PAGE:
The audience has many distractions these days and you are asking them to give you some of their precious time.

By tweeting what is coming up you not only invite the audience to take part, but you are also asking them to drop what they are doing and turn their attention to you and your news brand.

You need to be honest at all times about the value of the material you are signposting.

If your programme has a clear editorial focus and your presenter has a loyal following, information about what is coming up, clearly sign posted is valuable to that audience.

You can also tweet where your reporters are going to be and, if those reporters are tweeting from the scene make sure you announce their twitter @username and the #hashtag they are using so that the tweets can be followed and retweeted.

Be sure to signpost all big interviews with social media call outs.

Think about tweeting all the new lines, but be careful not to duplicate announcements about what is coming up because the audience may not appreciate that.

Provide clear signposts to what is coming up

5: Special themes

Sometimes particular parts of the programme can deliver special content.

In the months leading up to a particular festive event you could ask celebrities waiting in your news organisation’s dressing rooms to share their favourite memories on camera. This can take a life of its own and can also deliver programme content.

Think of creative ways which will also develop the presence of your presenters and reporters. Tap into their authority by getting them to give a look ahead which you can film and put on your news organisation’s Facebook page.

Make the most of special themes

6: Frequency of updates

Be guided by what is on the programme. When you’re live tweeting, it’s the content not the number which is important. Some people even use the stream as a briefing tool.

As a rule of thumb 10 tweets an hour is good. But focus should be on content.

Don't tweet or post to Facebook without a reason

7: Cross trailing your social presence

Use Facebook postings and tweets to direct traffic to each other. For example a tweeter may be intrigued if you direct them to your Facebook page for some value added video content.

Adding a Twitter handle (account name) on your Facebook posting to increase follows for your reporter.

The audience is probably using several social networks and you should be, too

8: Promote and surprise

Ask your reporters to send behind the scenes pictures. It is a good way of building traffic.

Use video on your smartphone to continue this theme. It works especially well if the item has an emotional factor, and you will notice this by the number of shares your Facebook posting will attract.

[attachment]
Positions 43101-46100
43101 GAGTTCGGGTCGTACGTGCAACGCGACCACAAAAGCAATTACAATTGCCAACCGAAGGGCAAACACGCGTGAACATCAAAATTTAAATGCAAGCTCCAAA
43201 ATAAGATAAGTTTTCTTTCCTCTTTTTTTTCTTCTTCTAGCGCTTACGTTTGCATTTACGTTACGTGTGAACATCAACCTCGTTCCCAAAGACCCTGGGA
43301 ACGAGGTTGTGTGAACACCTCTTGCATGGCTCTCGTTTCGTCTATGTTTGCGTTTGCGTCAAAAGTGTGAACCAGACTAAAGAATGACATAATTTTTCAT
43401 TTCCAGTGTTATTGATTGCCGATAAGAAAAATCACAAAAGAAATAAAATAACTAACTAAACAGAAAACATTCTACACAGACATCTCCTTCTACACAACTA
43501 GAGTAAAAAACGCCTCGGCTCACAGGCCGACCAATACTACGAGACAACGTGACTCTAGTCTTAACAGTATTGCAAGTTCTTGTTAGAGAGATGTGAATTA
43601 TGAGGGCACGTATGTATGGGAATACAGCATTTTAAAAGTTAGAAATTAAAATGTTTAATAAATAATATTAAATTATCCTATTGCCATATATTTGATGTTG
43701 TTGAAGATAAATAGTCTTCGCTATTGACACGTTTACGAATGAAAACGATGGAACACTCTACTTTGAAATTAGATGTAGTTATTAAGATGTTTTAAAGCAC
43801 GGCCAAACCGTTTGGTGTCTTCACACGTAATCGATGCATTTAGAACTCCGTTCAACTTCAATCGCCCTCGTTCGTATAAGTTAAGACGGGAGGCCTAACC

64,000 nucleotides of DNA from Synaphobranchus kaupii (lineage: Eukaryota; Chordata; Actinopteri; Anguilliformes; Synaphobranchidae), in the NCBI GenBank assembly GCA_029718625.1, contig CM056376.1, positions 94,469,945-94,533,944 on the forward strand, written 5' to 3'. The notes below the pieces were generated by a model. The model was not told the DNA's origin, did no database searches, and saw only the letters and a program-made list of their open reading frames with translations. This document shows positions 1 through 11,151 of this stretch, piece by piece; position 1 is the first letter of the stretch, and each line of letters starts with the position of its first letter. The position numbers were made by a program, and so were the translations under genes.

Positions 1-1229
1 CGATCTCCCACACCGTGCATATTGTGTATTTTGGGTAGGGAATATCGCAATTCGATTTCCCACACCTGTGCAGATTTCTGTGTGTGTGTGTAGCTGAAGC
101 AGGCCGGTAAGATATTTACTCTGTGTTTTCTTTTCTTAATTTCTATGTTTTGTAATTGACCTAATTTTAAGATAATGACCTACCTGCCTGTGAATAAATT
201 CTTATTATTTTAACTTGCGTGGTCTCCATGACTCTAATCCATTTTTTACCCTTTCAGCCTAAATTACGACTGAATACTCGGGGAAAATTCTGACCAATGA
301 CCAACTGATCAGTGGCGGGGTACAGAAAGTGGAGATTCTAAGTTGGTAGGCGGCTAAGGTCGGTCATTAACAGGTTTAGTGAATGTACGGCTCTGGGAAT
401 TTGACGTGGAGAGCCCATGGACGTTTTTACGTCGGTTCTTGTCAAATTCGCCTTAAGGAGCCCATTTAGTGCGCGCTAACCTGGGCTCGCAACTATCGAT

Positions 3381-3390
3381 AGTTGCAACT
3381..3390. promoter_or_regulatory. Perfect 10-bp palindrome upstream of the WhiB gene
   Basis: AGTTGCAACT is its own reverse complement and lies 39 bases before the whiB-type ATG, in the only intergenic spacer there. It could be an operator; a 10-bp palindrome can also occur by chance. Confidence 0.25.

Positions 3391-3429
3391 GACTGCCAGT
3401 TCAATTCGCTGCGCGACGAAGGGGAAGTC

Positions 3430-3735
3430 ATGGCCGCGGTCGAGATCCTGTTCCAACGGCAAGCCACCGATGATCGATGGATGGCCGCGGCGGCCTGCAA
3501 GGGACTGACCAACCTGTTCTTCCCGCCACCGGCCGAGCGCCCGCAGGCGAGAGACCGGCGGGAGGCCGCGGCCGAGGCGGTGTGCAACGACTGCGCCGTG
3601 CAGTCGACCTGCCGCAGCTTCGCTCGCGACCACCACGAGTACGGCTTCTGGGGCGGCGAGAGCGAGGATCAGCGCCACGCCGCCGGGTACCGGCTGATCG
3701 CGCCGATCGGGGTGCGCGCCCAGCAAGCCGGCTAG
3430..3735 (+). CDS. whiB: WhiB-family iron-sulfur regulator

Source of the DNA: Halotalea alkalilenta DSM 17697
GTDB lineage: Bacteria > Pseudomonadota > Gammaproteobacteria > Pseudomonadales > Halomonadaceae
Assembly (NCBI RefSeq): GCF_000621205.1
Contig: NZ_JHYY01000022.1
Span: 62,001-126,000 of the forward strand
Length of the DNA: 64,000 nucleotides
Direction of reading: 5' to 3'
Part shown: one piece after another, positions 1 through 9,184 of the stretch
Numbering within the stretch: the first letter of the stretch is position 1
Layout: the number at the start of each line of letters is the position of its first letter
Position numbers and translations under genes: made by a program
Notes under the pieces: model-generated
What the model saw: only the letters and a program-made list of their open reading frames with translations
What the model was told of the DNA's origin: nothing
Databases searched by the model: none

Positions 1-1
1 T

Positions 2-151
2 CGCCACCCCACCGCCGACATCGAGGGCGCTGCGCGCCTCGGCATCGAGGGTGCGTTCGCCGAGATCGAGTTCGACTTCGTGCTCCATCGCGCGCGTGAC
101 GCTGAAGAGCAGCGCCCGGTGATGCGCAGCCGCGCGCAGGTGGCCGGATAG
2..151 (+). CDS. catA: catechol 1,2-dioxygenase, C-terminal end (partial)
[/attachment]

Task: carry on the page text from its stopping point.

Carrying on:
Sometimes a simple posting with guests waiting in your hospitality area will extend the shelf life of the story and attract new audiences when shared.

Always remain alert for news making and quirky sound bites – these are likely to be retweeted many times.

Social media can help reach new audiences and expand your reach

9: Dealing with negative responses

Swear words, spamming, contributions which go against your news organisation’s rules on taste and decency etc, and those which are libellous, should be deleted immediately.

Opinions should be allowed that criticise your production values, including those which complain about an item or your choice of guest. You should tolerate and include criticism.

When dealing responses from your community a lightness of touch is essential. Your role is a moderating one, and ultimately the page operates on shared ownership.

Develop your brand by respecting your audience, they will return this respect.

You will soon notice the stream self-regulates and once a conversation continues like this, the stream is likely to continue to live long after the programme goes off air.

Ensure you protect your brands tone and values

10: Measuring success

There are apps (online and social media interactive applications) which will notify followers if you haven’t posted, and after a while numbers will begin to tumble fast. So it's always good to maintain a presence. Although it’s equally important that your presence is meaningful and always makes a contribution.

You can schedule tweets to go live when you are not there. But consider whether they will be still be accurate when they go out.

In order to give your best to your community you should monitor the performance of your postings by regularly checking Facebook insights and the various audience and performance measuring tools for Twitter.

Also monitoring your competitors’ postings, tweets and numbers helps.

You need to be continually trying to improve, experimenting with new tools, watching how the audience conversations are changing, and adapting to meet their needs so that you can continue to involve them in new and compelling ways.

Be alert to your news brand's social media performance at all times

Lalita TaylorLalita Taylor is a journalist who has extensive multi platform experience – spanning 20+ years – mainly at the BBC. She currently looks after BBC Breakfast’s social media. She has been a launch journalist for two BBC websites working primarily to increase viewer engagement. She is recognised as a creative innovator and enjoys deploying technology to achieve results.